The future of wearable tech

Devices for monitoring your health have so far been mainly pedometers, trackers that clip to your belt or bra and watches and bracelets. But more are coming.

  • Ear wearables, or “hear­ables”, show much promise, partly because the temporal artery is close to the ear, allowing devices to measure heart rate, respiration and blood oxygen rate, blood pressure and number of steps taken. Some, such as iriverOn and FreeWavz, let you listen to music while monitoring your heart, breath and calories burnt. SensoTrack, out this year, will keep tabs on your heart and breath, determine your steps, pace, location, altitude and calories used and plug the data into your weight, BMI and blood sugar stats. BitBite, when it launches, will sit in your ear and monitor what you eat and how you chew.
  • Smartphone cases are increasingly being used to monitor your vital signs. AliveCor is an iPhone case that monitors your heart rate and rhythms on the go, checking for indications of abnormal patterns that might precede events such as a stroke. A version without a case can be used with an Android device. Wello promises to monitor your heart, breath, blood oxygen and temperature.

Strip sensors such as Electrozyme will go even further, analysing your sweat to find out what’s happening with your body chemistry. You’ll be able to know your precise hydration levels and electrolyte balance, and find out how hard your muscles are working and whether you’re heading for heat exhaustion.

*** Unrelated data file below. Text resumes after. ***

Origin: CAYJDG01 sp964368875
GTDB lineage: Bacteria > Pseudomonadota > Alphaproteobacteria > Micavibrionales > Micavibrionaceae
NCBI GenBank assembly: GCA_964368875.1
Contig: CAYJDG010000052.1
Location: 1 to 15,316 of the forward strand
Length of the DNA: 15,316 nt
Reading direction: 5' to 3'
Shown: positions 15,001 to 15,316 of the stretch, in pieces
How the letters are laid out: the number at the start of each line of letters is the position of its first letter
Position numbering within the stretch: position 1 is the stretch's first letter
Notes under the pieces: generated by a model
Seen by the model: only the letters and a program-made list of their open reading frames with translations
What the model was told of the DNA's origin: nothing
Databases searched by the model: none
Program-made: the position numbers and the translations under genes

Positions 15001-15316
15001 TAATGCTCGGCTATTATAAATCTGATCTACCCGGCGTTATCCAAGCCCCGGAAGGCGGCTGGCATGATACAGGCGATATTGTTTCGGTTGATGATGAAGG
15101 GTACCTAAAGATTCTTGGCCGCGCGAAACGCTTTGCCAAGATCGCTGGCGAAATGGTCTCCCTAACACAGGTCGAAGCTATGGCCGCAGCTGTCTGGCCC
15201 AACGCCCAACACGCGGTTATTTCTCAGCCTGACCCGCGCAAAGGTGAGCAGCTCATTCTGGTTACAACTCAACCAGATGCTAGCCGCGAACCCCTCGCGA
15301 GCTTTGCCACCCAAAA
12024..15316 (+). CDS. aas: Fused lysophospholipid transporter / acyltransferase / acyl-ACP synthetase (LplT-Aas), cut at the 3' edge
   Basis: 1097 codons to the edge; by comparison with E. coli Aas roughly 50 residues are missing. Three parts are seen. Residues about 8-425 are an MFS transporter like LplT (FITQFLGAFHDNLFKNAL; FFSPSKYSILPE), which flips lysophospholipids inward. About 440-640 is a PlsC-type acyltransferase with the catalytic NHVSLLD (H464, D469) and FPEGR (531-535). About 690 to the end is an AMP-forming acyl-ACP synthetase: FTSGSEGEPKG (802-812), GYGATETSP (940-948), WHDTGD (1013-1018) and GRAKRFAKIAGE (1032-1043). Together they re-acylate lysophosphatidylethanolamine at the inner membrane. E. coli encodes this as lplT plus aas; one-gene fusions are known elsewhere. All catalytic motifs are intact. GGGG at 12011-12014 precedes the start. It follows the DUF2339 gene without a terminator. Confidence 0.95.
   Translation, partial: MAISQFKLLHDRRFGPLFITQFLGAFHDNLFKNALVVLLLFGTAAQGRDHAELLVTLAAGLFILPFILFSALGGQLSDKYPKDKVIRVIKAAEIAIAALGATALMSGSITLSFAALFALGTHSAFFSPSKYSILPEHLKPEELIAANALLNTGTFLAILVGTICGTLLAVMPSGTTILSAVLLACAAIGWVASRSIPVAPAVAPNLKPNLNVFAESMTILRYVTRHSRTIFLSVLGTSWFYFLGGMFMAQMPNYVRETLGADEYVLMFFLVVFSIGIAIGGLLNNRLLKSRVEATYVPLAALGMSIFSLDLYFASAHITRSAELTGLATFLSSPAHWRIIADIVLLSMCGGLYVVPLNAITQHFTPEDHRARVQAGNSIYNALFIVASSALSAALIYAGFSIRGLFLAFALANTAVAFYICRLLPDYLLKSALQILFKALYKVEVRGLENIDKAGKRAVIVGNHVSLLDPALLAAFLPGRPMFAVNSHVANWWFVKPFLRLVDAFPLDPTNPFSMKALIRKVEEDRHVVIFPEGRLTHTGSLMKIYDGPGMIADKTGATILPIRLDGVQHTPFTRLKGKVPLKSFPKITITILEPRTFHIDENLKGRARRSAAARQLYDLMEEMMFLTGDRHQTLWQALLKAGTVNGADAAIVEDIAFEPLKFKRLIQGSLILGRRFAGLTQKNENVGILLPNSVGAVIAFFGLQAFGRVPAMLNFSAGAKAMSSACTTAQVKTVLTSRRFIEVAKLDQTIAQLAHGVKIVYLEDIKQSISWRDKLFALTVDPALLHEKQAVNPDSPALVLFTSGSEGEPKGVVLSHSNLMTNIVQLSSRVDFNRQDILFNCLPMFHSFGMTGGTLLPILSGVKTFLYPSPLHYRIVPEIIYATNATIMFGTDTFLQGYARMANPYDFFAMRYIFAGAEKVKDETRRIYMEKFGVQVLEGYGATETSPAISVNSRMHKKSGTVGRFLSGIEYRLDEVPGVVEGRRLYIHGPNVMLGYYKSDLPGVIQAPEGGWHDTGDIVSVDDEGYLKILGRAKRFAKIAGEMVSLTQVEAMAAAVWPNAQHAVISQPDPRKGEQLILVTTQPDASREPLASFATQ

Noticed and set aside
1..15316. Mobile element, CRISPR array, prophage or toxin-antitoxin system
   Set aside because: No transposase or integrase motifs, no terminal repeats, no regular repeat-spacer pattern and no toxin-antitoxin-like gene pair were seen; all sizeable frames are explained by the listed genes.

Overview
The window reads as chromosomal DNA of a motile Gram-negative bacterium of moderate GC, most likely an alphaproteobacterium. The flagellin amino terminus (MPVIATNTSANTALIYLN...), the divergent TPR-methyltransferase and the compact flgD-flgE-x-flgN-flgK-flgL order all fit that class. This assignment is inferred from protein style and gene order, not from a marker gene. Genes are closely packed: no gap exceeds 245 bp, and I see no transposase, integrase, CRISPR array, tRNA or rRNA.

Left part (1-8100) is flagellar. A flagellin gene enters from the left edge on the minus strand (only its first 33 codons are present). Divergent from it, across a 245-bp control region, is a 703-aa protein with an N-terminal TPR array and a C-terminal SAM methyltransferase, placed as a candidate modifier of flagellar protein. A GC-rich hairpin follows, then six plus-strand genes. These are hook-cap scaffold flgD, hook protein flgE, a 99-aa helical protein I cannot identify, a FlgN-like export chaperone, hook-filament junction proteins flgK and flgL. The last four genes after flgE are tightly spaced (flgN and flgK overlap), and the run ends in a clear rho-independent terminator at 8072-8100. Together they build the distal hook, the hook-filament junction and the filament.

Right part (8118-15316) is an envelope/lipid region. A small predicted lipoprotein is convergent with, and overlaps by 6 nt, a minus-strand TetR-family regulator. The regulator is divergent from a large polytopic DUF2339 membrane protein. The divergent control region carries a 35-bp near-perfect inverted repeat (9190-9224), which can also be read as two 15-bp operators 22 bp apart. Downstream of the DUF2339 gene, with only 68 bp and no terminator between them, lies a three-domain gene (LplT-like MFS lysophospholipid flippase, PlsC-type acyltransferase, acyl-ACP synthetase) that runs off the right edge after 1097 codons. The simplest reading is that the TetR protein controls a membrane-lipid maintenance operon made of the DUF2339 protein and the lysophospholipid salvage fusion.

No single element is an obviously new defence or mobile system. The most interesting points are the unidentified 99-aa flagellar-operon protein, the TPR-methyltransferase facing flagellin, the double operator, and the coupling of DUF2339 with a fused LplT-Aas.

(Pellegrino, 2016)


The Trolls and Tribulations of Social Media

It was the flag debate that stirred up my Facebook friends. Suddenly a group of strangers who have no connection, aside from me, were scrapping. One took to the keyboard to rant; others softened their opinions with a smiley emoticon. A decade ago they might have discussed the issue with a few mates over a beer but today, when the nation divides, it is publicly and vociferously via social media channels.

All this digital hot air is most likely wasted. The latest study of Facebook reveals it is a stronghold of ­confirmation bias. Research by the Laboratory of Computational Social Science in Lucca, Italy, shows we seek out information that confirms our beliefs and ignore anything contrary to them. We form communities of like-minded people whether we’re debating flag designs, the US election or some off-the-wall conspiracy theory, and in doing so we strengthen whatever opinion we had in the first place.